By Wyatt Emmerich, Syndicated columnist
The Picayune Item
Both my grandfather and father were huge supporters of education in Mississippi. My grandfather, Oliver Emmerich, served for years on the state board of higher education. My father, John Emmerich, worked closely with Gov. William Winter to help secure the passage of the education reform act of 1982. John Emmerich sat by Winter’s side in the governor’s office as they called every single legislator in for an individual plea for support. It worked.
Rep. Linda Whittington from Greenwood, one of my dearest friends who for years lived with my mother during the legislative session, was caught in the recent crossfire of the education controversy. Speaker Phillip Gunn removed her from the House education committee because she opposed some of the reforms. Linda and I had spent many late night debates on education reform.
So it is not lightly that I take this position, but I wholeheartedly support the Republican efforts to shake up our educational system and try something new.
“Our public education system is a lie.” Those were the words of James Meredith as he sat in my office a few months ago. I wanted to talk about his days at Ole Miss, but he wanted to talk about reforming public education in Mississippi. It is imperative to the future of our state, he told me.
A tree farmer, Meredith had been able to send his children to private school where they succeeded greatly. But with many grandchildren, some entered the public schools. He has been shocked and disappointed.
One thing I remember about my father, John Emmerich: He was never one to stick to a losing plan. If something wasn’t working, he was willing to try something new. Shortly before his death, we discussed the emerging issue of school choice. His position: “It makes sense. There is no reason to oppose it.”
Things move slowly in Mississippi. Now 17 years later, we are on the precipice of public vouchers, school choice and charter schools. There is one common theme running through all of these innovations: competition.
Where would we be without competition? How good would the Alabama football team be without competition? How good would the best restaurants in Mississippi be without competition? Competition is the missing ingredient in our school system. We are handicapping our children by perpetuating a huge, bloated, inefficient government monopoly to teach our children.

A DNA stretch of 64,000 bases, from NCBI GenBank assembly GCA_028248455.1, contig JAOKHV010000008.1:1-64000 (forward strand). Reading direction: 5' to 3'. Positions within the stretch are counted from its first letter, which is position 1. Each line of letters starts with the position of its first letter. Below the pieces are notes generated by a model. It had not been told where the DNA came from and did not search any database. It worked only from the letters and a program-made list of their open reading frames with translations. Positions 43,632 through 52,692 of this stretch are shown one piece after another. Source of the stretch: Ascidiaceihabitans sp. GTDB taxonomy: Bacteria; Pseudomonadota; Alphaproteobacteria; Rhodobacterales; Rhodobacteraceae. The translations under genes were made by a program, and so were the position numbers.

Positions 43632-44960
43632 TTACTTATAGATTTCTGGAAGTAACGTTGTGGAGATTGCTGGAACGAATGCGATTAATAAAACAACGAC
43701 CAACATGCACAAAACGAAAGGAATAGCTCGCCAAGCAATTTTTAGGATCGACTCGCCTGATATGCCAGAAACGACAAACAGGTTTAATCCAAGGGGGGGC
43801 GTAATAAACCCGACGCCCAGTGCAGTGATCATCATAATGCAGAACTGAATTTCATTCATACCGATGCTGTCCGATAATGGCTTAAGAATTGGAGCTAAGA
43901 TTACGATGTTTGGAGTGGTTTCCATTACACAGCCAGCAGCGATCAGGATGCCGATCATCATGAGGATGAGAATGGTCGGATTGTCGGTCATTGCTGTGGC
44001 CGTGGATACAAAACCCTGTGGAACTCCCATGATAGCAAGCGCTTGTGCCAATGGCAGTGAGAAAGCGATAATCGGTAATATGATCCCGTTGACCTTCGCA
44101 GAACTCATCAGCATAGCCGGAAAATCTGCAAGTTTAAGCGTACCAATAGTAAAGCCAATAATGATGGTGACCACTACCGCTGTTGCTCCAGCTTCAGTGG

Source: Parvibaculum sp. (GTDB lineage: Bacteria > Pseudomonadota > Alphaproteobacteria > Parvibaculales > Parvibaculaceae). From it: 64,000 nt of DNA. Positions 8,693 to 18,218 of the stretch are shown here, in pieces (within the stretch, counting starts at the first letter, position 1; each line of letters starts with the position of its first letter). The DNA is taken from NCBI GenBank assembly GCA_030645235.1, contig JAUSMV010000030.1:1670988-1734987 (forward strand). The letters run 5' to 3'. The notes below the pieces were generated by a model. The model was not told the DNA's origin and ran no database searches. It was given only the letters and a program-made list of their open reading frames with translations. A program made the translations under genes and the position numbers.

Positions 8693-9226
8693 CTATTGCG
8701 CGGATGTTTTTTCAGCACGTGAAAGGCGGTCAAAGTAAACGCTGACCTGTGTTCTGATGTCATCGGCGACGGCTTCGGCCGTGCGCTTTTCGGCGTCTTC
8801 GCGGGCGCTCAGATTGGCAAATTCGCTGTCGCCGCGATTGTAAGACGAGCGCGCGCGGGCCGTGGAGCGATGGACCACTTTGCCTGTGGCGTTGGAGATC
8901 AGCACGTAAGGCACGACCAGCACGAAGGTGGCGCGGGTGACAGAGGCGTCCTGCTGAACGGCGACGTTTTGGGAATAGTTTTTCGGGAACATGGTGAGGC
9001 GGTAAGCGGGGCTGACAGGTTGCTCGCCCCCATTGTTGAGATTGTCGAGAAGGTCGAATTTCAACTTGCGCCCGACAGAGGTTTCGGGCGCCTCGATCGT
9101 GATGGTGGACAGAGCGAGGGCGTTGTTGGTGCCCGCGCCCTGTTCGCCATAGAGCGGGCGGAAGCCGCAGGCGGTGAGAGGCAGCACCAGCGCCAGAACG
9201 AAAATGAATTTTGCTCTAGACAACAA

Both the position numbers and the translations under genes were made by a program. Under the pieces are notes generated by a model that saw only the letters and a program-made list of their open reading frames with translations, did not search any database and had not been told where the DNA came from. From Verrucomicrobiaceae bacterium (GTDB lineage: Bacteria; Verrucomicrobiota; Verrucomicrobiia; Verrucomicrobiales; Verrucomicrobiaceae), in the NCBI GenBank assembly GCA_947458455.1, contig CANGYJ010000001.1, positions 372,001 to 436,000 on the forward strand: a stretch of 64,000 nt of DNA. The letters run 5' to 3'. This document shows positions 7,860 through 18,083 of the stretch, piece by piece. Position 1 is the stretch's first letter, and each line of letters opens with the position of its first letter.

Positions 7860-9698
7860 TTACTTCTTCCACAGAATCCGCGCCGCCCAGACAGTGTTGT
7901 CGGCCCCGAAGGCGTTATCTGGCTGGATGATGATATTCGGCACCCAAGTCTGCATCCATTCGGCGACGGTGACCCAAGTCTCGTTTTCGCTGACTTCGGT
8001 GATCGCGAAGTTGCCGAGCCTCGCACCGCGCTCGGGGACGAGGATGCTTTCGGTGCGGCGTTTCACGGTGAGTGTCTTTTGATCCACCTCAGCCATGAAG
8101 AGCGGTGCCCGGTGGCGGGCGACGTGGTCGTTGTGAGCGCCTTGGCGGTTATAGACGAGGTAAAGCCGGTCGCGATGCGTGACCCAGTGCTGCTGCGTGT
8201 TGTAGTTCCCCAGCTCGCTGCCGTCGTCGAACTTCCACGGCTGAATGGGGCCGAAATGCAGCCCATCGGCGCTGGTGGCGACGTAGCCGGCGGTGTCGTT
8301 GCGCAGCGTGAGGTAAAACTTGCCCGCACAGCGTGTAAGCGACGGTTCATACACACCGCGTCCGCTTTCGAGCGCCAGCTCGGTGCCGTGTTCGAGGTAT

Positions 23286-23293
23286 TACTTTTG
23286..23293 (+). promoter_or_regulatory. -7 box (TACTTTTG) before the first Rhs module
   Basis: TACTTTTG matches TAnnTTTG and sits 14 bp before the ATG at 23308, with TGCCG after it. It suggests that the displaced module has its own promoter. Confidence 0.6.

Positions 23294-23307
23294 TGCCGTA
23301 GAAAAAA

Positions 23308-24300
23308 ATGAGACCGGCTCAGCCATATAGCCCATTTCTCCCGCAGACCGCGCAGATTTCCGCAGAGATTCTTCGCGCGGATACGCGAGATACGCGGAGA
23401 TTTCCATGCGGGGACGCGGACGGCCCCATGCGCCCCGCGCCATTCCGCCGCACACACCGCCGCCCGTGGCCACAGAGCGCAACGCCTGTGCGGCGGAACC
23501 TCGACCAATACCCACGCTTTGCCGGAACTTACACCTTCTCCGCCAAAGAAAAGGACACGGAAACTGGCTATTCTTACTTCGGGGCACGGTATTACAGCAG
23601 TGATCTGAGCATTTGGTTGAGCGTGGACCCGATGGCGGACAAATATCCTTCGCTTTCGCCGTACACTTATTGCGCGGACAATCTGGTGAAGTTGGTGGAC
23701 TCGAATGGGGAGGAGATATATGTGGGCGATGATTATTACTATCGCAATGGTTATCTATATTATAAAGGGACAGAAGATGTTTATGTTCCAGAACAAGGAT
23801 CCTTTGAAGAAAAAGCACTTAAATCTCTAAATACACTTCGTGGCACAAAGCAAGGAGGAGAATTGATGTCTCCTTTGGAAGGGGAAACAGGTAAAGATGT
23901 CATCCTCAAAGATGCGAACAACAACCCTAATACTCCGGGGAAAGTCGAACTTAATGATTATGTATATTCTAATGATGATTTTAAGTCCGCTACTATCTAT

Our neighboring state Louisiana, meanwhile, has been a model of innovative ideas. Louisiana has 90 charter schools. In New Orleans, 71 percent of students are in charter schools.
A recent editorial in the New Orleans Times-Picayune praised the success of these schools, noting that test scores and graduation rates have improved rapidly with the introduction of competition. The editorial concluded with this statement: “The improvement is undeniable. And that could be life-changing for these students, for their families and for our community.”
The supporters of public education’s existing monopoly mean well. Just like the Russian communists, they believe having one big system is more efficient. They believe that central planners can design a better system and push it down the system. But they are wrong.
The best system comes from the bottom up, not the top down. It is the parents and children making personal decisions as to their own best interests that will improve education, not countless education administrators telling parents what they need.
The initial legislative moves are baby steps that will have minimal impact on our huge government bureaucracy. Something is better than nothing.
But to truly transform education - and it needs transforming - much more sweeping changes will be necessary. We need to dismantle the behemoth and replace it with a diverse and competitive system based on competition and parental choice.
Government’s role should be to certify schools so that they meet a reasonable standard. Government should not have a monopoly on the teaching of students using public funds.
With two children in alternative schools, I know. School choice is not about skimming the cream off the top. It is about providing alternative, publicly-funded education environments for the 30 percent of children for whom the mainstream school does not work.
Right now, we are losing these children. Our dropout rate is 40 percent - a horrible figure. One size does not fit all. Let’s create some new sizes.